Question Video: Determining the Probability of Intersection of Two Events

A survey asked 49 people if they had visited any clubs recently. 28 had attended Club A, 38 had attended Club B, and 8 had not been to either club. What is the probability that a random person from the sample attended both clubs?

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Video Transcript

A survey asked 49 people if they had visited any clubs recently. 28 had attended Club A, 38 had attended Club B, and eight had not been to either club. What is the probability that a random person from the sample attended both clubs?

There are lots of ways to approach this problem, but we are going to look at it through a Venn diagram. The left-hand circle will include all the people that attended Club A. The right-hand circle will include all the people that attended Club B. And the intersection of the two circles will be the people that attended both.

As the Venn diagram will contain all 49 people, outside of the circles will be the eight people that haven’t been to either club. There were 28 people that attended Club A. So we can write the number 28 inside the left-hand circle. 38 people had attended Club B. This means we can write 38 inside the right-hand circle. As eight people had not attended either club, we can write the eight outside of the circles.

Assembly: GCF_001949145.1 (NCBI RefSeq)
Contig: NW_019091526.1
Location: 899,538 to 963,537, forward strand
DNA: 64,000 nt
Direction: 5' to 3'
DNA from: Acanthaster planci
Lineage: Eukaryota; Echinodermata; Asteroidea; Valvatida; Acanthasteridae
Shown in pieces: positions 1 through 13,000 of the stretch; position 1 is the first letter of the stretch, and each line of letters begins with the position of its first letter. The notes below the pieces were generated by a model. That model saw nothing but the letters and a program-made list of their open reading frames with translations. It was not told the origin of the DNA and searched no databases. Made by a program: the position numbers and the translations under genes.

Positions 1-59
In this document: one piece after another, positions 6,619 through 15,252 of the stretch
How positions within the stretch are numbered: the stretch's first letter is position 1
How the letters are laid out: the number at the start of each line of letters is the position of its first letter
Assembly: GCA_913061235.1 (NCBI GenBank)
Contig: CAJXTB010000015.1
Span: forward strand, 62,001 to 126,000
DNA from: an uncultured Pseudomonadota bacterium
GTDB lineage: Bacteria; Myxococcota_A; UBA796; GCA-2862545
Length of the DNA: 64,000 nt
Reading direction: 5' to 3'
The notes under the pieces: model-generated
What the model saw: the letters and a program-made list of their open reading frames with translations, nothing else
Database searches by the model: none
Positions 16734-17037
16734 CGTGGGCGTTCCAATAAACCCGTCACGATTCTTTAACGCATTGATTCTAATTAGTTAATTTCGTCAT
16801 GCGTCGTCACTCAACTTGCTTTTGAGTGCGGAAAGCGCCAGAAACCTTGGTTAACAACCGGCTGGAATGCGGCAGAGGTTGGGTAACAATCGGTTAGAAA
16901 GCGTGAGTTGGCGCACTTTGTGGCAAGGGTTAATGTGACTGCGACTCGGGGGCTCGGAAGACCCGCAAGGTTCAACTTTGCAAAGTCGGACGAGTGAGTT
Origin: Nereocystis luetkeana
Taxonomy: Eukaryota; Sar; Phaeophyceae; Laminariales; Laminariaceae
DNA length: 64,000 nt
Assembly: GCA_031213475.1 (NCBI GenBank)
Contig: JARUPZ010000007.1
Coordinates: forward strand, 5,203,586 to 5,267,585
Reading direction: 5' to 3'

You’ll notice at present that there is no number inside the intersection of circle A and circle B. Also when we had the three numbers 28, 38, and eight, we get an answer of 74. However, there were only 49 people in the survey. This means that we need to subtract 49 from 74 as some of the people have been counted twice — the people that attended Club A and Club B. 74 minus 49 is equal to 25. This means that there were 25 people that attended both Club A and Club B.

Whilst we could answer the question “what is the probability that a random person attended both clubs?” from the diagram, it is important that we complete the Venn diagram accurately. If we consider circle A, we know that 25 people attended Club A and Club B. There were 28 people in total that attended Club A. Therefore, the number of people that attended only Club A was three as three plus 25 is equal to 28. We can do the same thing for the 38 people that attended Club B: 38 minus 25 is equal to 13. Therefore, 13 people attended Club B only.

We can check that our diagram is correct by adding the four numbers: 25 plus three plus 13 plus eight. As this is equal to 49, we know that our Venn diagram is correct.

The probability of an event occurring is the number of successful outcomes divided by the number of possible outcomes. In this case, the probability that a person attended both clubs is 25 out of 49 or twenty-five forty-ninths as they were 25 people that attended both clubs and 49 people who took part in the survey in total.

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